These things are not quantifiable, so I’ll make it a declarative: The Dolphins suddenly lead the league in changed perceptions. Improved outlook, too. The NFL keeps no statistics to measure these categories. All you can do is feel them. Maybe hear them in the way Dolfans are talking excitedly about their team again.
This feeling could pivot the other way just as suddenly, and this week — Jets Week — will be a huge gauge of that. Facing archrival New York (and old Miami coach Tony Sparano) here on Sunday will be sort of a litmus test that validates as real what we saw this past Sunday or throws it in question.
That’s why Monday’s mantra was don’t get carried away.
“Our message to the media should be that we have a long way to go,” coach Joe Philbin said, prudently. “A million miles to go.”
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And that’s fine. The proverbial even keel is a good thing for teams.
Fans are allowed to be excited and hopeful, though. And should be.
Beating Oakland 35-13 on Sunday only underlined the reality that Miami played a very good Houston team tough for 3 1/2 quarters on the road the week before.
We now must consider it could be true that the Dolphins not only are not dregs-of-the-league bad like most experts predicted … but might actually be pretty good. Playoff good. This isn’t homerism. I’m not booking a trip to the Super Bowl. I’m just suggesting that what seemed a lost season just a week ago seems far from that today.
Look around the league. Premier teams like the Patriots, Ravens, Steelers, Packers, Saints and defending champion Giants already have lost. (Have the 1972 Dolphins ever put the champagne on ice any earlier?)
Now look at Miami’s schedule. The Dolphins have only three games left — versus New England on Dec. 2, at San Francisco on Dec. 9 and at the Patriots on Dec. 30 — in which Miami will be a sizable underdog. The 11 other games are against teams Miami’s own size … all winnable games if what we saw Sunday was no mirage.
(For that matter, maybe a Patriots team that just lost at home to Arizona needs to earn back that aura of invincibility. I’m just sayin’.)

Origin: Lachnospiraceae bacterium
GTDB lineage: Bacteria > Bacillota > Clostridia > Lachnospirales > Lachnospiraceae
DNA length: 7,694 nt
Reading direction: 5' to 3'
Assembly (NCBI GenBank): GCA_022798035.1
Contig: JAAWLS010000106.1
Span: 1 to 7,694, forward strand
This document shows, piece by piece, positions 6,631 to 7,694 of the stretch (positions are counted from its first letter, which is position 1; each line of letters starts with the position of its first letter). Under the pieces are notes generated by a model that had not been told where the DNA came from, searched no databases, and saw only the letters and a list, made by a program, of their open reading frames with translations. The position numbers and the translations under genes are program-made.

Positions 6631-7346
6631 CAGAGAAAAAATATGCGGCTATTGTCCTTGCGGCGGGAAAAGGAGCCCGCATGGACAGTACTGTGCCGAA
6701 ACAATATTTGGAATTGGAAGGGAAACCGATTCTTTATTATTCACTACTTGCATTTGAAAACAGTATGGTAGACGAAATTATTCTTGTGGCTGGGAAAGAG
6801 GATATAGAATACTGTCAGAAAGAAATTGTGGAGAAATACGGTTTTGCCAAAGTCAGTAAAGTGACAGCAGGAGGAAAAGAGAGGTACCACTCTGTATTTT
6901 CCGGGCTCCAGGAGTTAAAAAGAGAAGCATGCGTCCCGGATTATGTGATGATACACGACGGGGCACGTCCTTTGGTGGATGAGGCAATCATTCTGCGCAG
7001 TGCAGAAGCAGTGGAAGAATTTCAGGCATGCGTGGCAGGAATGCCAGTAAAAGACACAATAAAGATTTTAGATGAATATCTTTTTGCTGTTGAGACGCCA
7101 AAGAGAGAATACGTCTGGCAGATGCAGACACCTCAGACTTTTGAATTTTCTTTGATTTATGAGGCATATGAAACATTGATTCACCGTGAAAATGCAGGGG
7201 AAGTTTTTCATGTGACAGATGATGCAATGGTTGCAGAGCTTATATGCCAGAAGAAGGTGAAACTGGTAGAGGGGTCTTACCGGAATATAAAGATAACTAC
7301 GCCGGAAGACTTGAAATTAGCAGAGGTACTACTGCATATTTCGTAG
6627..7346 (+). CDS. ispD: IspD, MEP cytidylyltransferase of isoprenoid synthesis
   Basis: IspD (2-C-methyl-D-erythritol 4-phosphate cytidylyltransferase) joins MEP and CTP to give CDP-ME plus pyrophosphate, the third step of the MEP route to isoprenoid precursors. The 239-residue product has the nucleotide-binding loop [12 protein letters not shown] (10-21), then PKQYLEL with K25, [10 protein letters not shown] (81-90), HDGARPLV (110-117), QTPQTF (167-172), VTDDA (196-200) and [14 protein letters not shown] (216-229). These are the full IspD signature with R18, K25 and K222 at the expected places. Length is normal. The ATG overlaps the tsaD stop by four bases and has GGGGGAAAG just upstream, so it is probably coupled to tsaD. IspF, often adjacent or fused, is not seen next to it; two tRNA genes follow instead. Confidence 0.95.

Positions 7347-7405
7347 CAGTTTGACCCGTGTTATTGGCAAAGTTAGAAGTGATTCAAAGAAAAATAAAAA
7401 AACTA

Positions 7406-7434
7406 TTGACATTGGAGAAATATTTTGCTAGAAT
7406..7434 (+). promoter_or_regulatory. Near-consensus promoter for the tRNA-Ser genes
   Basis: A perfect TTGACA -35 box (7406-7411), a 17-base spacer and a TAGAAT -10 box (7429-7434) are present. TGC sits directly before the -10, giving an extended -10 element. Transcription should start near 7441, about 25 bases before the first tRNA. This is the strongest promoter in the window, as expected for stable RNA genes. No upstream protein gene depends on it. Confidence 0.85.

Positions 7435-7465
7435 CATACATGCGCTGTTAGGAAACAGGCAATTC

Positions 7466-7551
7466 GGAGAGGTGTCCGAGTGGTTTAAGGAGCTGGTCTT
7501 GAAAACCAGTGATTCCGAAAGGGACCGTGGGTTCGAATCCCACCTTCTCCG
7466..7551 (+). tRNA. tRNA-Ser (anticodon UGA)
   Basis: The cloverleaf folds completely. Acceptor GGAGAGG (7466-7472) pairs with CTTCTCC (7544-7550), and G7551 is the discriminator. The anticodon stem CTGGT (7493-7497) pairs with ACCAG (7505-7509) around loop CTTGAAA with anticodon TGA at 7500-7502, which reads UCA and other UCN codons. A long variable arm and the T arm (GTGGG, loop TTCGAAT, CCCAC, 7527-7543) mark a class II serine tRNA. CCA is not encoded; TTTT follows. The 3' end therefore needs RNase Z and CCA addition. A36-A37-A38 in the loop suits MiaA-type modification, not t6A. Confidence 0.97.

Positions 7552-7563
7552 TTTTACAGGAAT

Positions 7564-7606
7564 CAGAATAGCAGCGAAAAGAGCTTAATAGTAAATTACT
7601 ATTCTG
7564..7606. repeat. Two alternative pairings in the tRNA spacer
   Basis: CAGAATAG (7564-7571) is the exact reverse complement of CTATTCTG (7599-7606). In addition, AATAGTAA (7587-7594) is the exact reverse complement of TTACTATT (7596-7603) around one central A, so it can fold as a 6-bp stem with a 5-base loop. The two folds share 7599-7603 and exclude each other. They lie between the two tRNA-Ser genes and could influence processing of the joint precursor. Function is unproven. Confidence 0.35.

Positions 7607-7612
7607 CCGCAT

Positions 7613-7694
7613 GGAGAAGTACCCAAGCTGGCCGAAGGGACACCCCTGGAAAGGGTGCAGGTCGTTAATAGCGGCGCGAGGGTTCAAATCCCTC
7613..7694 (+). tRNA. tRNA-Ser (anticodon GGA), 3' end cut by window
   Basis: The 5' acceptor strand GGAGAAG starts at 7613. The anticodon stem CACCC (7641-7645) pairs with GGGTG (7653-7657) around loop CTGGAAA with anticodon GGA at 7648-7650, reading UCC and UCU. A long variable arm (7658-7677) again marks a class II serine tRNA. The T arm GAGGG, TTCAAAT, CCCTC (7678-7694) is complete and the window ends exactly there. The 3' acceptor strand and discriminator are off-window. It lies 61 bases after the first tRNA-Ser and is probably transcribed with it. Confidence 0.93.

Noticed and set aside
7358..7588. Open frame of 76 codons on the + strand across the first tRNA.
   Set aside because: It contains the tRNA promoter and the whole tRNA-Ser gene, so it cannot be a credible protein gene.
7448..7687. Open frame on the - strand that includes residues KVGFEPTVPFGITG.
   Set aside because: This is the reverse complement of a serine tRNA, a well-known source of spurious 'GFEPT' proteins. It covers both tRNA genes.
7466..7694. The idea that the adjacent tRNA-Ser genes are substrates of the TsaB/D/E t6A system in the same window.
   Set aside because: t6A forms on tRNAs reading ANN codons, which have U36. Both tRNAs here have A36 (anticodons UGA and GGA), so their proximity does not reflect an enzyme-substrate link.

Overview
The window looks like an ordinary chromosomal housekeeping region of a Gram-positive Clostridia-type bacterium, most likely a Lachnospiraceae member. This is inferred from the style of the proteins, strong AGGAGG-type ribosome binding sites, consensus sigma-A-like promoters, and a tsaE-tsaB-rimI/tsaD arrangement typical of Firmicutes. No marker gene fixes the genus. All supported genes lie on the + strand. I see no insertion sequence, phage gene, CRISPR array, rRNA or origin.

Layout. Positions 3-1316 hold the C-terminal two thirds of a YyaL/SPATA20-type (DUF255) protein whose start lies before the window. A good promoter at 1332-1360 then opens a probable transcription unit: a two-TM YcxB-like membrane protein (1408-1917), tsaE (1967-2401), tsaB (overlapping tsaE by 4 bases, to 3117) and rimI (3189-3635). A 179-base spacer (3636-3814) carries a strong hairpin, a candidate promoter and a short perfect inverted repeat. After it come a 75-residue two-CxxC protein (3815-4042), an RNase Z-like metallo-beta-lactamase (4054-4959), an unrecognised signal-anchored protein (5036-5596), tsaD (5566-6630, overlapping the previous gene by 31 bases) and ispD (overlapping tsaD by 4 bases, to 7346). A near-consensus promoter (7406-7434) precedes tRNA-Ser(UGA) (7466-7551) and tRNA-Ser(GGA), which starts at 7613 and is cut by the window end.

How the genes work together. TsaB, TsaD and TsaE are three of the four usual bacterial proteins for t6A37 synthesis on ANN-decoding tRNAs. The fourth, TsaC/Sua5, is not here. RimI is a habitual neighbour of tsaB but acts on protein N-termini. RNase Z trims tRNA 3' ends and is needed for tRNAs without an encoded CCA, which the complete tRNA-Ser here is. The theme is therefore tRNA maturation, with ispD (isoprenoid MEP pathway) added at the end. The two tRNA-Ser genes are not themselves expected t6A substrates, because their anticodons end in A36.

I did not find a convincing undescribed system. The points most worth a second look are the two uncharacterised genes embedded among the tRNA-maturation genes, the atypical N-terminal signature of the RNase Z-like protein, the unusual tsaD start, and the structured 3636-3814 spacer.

All at once a Dolphins team ranked 30th of 32 by ESPN.com just one week ago should now be considered an AFC playoff contender and — perhaps more important — a team on the rise after years of wallowing and listing.
That’s how fast things can change.
What’s encouraging is that, led by a new head coach, two new coordinators and promising rookie quarterback Ryan Tannehill, there is the sense of a clean slate and genuine new beginning that we haven’t seen lately.
I love what Philbin preached to the team after Sunday’s win. Not coincidentally, it came on a day when the club handed out “Still Perfect” hats to commemorate the 40th anniversary of the 1972 17-0 season.
“We certainly acknowledge the great history we have here,” Philbin spoke loudly into a joyous locker room, “but this is the 2012 Dolphins. We have to start our own legacy, our own identity!”
Can I get a hallelujah?
What’s encouraging is that Miami as of right now has more 2013 draft picks than any other team and a ton of salary-cap money to spend on free agents.
What’s also encouraging is that Miami, as is, is capable of being very competitive.
Dolfans who have hungered for so long to be optimistic again should not feel guilty to be that today. It’s hard to look anywhere on the team without seeing a positive.
Tannehill will only get better and better. He is mobile, accurate, composed, strong-armed. I think Miami finally has its elusive Answer at QB.
Reggie Bush is running better than ever. He has topped 100 yards in eight of his past 11 games. He’s quick, elusive, can catch. Add Daniel Thomas and, from what we saw Sunday, ex-Cane Lamar Miller, and Miami has its best trio of runners in years.
It is not blasphemy in the pass-first NFL for Miami to think of itself as a physical team that fundamentally runs the ball and defends the run. This is not the ghost of Bill Parcells back to haunt the club. This is smart. This is playing to your strengths. This is cushioning and making easier the progression of a rookie quarterback.
Run first also is smart if only because the offensive line is shades of better-than-average to very solid. Center Mike Pouncey shows signs of being a great one.
The receivers? Well, this team still needs a premier, game-breaking wideout, a gift for Tannehill that should be an offseason priority. But meantime Brian Hartline indicated Sunday that as long as Miami is running well, this receiving corps might suffice.
Defensively the Dolphins are very strong against the run led by tackles Paul Soliai and Randy Starks, and by much-improved run defense from Cameron Wake. Miami’s 16 consecutive games not allowing a 100-yard rusher tops the NFL.
The pass defense shows signs of improvement and will be that much better if coordinator Kevin Coyle can conjure a needed better pass rush, more sacks.
The kicking game is solid, too. Special teams were great Sunday.
Again, things as fragile and mercurial as perceptions and outlook can swing back fast. Maybe one disappointing afternoon against the Jets is all it would take.
For now, though, I think the Dolphins look like the most underestimated team in the NFL.
I think the Dolphins look like a franchise that is finding that long-elusive corner and beginning to turn it.